Conflict is a normal part of what it means to be human and so is to be expected in family life given we all have different opinions and views.
Senior School Psychologist
Conflict can particularly escalate during the teenage years due to the big physical and emotional changes teenagers are going through, including hormonal and brain structure changes, and being in a stage of life where they are seeking independence. For this reason, teenagers often find taking the perspective of others challenging, and may have strong emotional reactions which can exacerbate conflict.
While it can be tough dealing with teenagers, it is also a time when they are learning many life skills that they will need for adult life. Learning to deal with conflict effectively is one of those skills which, as a parent, you can play an important role in helping them develop.
Setting rules/boundaries in advance is key in helping avoid conflict in the future. However, it is important to make sure there is a good relationship base before setting these boundaries. A good relationship fosters mutual respect, positive communication and enjoyment of being together. Having this base will help when setting boundaries and dealing with any conflict that does arise.
Boundaries themselves should be specific. Giving teenagers some control and choice when setting boundaries and setting realistic consequences for when they are broken will help in having them follow them.
When conflict does (inevitably!) come, it is best resolved when people are calm (this can be very hard to do!). This means that if you or your son need to take ‘time out’ or ‘a breather’, you should do so and come back to discuss a short time later when you are both feeling calmer. Teenagers especially don’t think clearly when they get really angry (or emotional) so helping them calm down is essential before trying to have a conversation. This may mean getting them to take a break or letting them talk to a friend for a few minutes or giving them something else to do to distract them. Being calm might also allow space for patience and greater empathy, and provide an opportunity to get to the heart of what’s really bothering your son.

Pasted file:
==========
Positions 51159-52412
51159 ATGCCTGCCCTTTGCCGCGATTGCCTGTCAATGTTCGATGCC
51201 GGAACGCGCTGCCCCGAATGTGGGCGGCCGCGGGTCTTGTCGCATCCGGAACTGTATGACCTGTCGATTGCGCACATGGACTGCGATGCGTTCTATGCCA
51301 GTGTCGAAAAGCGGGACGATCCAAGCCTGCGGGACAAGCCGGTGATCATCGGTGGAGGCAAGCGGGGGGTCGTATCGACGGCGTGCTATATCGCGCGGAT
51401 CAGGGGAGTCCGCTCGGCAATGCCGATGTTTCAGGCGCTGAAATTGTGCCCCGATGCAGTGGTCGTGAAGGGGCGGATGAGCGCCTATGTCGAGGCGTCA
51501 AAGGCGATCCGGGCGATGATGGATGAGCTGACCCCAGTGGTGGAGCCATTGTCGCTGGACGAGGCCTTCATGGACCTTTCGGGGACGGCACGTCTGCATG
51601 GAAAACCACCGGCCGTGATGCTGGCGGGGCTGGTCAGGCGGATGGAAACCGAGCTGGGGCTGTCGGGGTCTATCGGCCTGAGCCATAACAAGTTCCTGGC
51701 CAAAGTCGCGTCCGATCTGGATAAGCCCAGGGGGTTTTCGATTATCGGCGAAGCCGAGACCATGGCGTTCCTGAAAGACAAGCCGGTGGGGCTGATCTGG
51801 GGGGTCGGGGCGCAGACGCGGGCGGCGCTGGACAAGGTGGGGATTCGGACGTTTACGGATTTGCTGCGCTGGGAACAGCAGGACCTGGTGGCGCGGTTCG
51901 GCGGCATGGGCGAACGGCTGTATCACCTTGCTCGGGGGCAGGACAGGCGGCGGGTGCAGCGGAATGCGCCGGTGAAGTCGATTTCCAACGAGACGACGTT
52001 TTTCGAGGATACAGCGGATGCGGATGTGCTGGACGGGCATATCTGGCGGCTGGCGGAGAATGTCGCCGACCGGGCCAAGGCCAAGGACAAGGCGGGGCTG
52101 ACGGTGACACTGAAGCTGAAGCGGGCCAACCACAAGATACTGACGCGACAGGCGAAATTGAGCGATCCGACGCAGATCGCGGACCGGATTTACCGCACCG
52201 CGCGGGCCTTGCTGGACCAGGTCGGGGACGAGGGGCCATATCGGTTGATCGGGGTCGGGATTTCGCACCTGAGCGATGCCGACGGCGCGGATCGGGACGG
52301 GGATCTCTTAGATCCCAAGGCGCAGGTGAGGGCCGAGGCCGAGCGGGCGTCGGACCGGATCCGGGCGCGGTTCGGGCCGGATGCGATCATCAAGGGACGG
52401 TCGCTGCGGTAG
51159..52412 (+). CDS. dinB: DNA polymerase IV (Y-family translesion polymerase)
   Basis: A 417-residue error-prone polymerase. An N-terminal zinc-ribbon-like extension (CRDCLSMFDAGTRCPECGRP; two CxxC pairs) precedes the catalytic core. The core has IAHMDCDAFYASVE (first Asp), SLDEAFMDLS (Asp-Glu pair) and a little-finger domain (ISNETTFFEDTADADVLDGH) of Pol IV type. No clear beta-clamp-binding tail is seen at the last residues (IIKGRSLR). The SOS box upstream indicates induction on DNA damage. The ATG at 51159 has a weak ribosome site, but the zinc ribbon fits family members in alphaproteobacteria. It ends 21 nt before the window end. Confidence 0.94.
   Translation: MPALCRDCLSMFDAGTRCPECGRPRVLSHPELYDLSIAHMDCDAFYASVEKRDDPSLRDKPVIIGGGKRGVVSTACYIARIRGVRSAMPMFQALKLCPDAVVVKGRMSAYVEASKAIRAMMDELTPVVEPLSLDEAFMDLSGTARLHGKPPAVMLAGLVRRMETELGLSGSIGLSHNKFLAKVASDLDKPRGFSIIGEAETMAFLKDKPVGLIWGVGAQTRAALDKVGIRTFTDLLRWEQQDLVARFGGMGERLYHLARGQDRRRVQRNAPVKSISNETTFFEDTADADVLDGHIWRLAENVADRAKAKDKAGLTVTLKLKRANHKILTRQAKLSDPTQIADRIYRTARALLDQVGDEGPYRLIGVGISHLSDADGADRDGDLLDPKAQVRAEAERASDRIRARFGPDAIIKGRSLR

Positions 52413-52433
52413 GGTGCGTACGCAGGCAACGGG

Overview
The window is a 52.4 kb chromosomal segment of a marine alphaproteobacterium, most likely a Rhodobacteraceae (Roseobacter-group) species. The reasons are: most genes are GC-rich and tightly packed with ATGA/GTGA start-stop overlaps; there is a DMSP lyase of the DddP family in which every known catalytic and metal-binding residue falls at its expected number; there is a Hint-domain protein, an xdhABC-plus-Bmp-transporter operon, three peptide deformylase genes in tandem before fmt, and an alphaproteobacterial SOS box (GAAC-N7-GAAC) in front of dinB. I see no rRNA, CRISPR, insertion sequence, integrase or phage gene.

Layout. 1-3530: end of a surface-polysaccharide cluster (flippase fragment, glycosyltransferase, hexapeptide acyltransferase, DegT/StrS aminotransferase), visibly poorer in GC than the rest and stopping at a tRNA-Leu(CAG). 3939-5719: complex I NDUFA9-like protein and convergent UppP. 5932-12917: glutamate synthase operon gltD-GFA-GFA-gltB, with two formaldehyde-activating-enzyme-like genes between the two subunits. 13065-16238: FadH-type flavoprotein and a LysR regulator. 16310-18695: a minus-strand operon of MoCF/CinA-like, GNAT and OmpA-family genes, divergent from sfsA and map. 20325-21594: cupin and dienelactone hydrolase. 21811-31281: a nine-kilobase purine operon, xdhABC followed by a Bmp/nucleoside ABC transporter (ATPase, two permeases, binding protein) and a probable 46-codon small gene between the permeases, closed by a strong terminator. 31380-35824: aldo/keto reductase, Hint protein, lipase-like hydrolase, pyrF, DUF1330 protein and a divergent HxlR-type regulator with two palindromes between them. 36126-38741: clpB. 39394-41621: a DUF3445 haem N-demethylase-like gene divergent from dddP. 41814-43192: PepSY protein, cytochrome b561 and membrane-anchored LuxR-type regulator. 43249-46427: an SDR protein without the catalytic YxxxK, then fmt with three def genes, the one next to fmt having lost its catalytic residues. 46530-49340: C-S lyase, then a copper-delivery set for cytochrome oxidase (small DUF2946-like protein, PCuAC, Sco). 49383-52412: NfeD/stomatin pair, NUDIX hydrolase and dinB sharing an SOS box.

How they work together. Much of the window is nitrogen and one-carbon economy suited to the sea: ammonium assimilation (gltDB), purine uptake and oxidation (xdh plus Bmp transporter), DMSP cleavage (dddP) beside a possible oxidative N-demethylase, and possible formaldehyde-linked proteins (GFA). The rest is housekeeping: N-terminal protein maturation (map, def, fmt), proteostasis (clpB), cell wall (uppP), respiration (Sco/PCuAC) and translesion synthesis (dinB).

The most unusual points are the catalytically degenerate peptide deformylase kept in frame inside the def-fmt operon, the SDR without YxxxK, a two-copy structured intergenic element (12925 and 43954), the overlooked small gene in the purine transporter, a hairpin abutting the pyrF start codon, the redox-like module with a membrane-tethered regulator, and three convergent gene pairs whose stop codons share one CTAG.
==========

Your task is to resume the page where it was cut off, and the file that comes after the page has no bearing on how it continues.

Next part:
When you are both feeling calmer and are ready to talk here are some ideas for helping talk through the conflict:
It is important to remember that while anger and conflict between parents and teenagers is a normal part of life, if this turns into aggression or violence then it is time to seek help – everyone has a right to feel safe. If you are concerned about your safety or the safety of others, then call 000.
Remember – conflict between parents and teenagers is normal and healthy but putting specific boundaries in place, in the context of a positive relationship, will help. Dealing with teenagers can be frustrating and overwhelming so take time for yourself, try and stay calm, and if you are worried about safety seek help.
If you or your son need help with dealing with conflict or talking through how you are feeling after conflict, your son could call Kids Helpline (1800 022 22) and you could call Parentline (1300 301 300).
Katelyn Tasker, Senior School Psychologist
28 February 2024
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